Green River Star -

By Lillian Palmer
Staff Writer 

Harrison opens inclusive playground


Lillian Palmer

Harrison Elementary School second graders Aleeyah Loya and Kelsey Cantrell help pull Jazelle Leasor in the specially-made all-inclusive zipline chair.

Playgrounds are a place for kids, though many playgrounds are not for all kids.

Often, school playgrounds and parks are not accessible for children with physical or mental disabilities. Many communities have no disability-friendly playgrounds at all. Until recently, Green River was one of those communities. Allan Demaret, the director of special services saw this as a problem.

"We've noticed for a while that the traditional playground that's found on our typical schools or even in our community was not accessible for all students and children," Demaret said.

A project was started to build a playground that every child could enjoy. This new playground was recently opened for use at Harrison Elementary School. So far, the playground has been readily used and populated during school hours and after, with both adults and kids utilizing it.

"It's a 100 percent all inclusive playground," Demaret said. "What we want is an opportunity for our students to go where they want to, have some self discovery, in addition to providing an environment that other kids are going to want to also play on. And now the playing field is a little bit more even, where our kids can access the same pieces of equipment that other kids are."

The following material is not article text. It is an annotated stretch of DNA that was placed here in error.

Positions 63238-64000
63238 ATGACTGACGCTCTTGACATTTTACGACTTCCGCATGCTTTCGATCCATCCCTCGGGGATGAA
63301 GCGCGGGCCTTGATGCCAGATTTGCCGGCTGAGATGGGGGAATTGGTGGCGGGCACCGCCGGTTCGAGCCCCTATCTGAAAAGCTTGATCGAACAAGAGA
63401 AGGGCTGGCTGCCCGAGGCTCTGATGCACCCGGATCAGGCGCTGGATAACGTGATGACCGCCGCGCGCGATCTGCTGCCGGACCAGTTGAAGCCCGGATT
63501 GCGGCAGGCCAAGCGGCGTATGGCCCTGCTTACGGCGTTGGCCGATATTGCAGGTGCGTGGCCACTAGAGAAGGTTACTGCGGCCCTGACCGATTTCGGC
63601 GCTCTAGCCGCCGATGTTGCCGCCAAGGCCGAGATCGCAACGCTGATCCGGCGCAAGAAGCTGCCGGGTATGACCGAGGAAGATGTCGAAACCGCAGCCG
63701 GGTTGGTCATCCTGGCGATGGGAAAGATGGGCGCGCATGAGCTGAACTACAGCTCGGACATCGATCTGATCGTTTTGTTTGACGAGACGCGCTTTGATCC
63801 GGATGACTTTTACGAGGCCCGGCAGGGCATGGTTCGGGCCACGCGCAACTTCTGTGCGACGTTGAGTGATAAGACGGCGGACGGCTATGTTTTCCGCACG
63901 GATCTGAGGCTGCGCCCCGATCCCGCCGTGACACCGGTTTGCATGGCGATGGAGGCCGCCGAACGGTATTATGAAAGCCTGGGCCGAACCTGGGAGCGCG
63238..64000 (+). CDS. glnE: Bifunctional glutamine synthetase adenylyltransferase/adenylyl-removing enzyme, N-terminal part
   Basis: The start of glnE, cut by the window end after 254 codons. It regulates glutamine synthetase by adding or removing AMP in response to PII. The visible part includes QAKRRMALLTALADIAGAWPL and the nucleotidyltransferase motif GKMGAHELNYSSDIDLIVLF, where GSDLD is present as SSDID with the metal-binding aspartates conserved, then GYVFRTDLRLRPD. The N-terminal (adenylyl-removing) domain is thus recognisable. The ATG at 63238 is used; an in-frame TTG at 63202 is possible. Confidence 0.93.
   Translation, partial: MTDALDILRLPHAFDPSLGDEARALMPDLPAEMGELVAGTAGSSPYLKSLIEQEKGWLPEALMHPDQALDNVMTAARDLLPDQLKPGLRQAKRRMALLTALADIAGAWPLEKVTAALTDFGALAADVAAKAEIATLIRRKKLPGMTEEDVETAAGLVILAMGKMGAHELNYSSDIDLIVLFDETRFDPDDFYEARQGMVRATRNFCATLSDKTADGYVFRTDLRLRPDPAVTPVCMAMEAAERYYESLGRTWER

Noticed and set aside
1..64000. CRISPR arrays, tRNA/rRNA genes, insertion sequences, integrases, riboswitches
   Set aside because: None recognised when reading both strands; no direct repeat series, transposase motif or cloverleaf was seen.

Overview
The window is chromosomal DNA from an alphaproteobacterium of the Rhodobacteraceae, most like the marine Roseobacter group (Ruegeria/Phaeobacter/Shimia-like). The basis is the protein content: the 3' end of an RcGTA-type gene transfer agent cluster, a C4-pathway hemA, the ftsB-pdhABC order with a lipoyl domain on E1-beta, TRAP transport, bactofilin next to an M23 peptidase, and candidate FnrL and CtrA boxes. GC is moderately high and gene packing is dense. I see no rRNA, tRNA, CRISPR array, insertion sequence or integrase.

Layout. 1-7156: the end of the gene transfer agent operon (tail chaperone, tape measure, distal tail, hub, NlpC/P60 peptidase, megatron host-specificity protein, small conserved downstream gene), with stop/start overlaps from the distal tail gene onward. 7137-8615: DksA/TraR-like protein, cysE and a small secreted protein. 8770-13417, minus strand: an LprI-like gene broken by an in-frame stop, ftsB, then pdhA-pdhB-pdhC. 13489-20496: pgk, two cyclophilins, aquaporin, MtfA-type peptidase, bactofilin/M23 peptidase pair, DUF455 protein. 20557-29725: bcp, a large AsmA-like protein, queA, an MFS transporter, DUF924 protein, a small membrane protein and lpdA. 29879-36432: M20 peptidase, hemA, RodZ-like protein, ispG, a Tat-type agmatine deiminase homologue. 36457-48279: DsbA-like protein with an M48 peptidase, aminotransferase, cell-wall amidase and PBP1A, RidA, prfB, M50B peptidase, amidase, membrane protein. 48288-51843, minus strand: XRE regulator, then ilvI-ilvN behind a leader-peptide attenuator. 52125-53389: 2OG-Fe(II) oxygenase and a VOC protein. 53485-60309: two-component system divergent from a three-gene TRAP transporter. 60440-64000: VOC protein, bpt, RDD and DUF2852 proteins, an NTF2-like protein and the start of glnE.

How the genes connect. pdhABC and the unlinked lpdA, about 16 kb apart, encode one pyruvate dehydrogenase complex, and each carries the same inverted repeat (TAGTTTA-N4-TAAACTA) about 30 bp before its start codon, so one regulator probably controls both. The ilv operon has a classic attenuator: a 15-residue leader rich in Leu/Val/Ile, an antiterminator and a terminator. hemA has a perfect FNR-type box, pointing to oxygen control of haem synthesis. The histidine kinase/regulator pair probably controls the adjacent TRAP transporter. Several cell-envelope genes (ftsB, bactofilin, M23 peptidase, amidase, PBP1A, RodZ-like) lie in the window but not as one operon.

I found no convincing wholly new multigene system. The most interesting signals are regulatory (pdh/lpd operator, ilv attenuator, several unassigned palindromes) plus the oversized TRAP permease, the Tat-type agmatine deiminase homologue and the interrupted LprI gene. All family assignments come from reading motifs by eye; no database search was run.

In order for the playground to be considered all-inclusive, it had to include three vital elements.

The playground had to be physically accessible. It also had to be developmentally appropriate for the students it serves. Additionally, it had to include the sensory needs of students with disabilities, that many other playgrounds do not take into consideration.

"What we're finding already in our short time of having it up is all kids are playing, and together, which is the whole key of having the inclusive playground, and we're really trying to develop that empathy from other students," Demaret said. "Whenever we can step back as adults and let the kids discover on their own, is a good step. That's what we do with kids that don't have disabilities, and now we're able to do that with our students that do have disabilities and really allow them to explore and be social with their friends, without having to have an adult doing the hand over hand with them."

The kids were playing independently. Kids are playing together as one, and helping each other, looking out for the other.

"The level of self confidence in a lot of our students has really gone up," Harrison's adaptive P.E. teacher Tracy Giesenhagen said. "They do a lot more on there own, on the equipment than they did in the past at the larger pieces of equipment. It allows them more freedom to play without us being directly with them all of the time, so it gives them that independence piece. It's great. It just gives them the great opportunity to interact."


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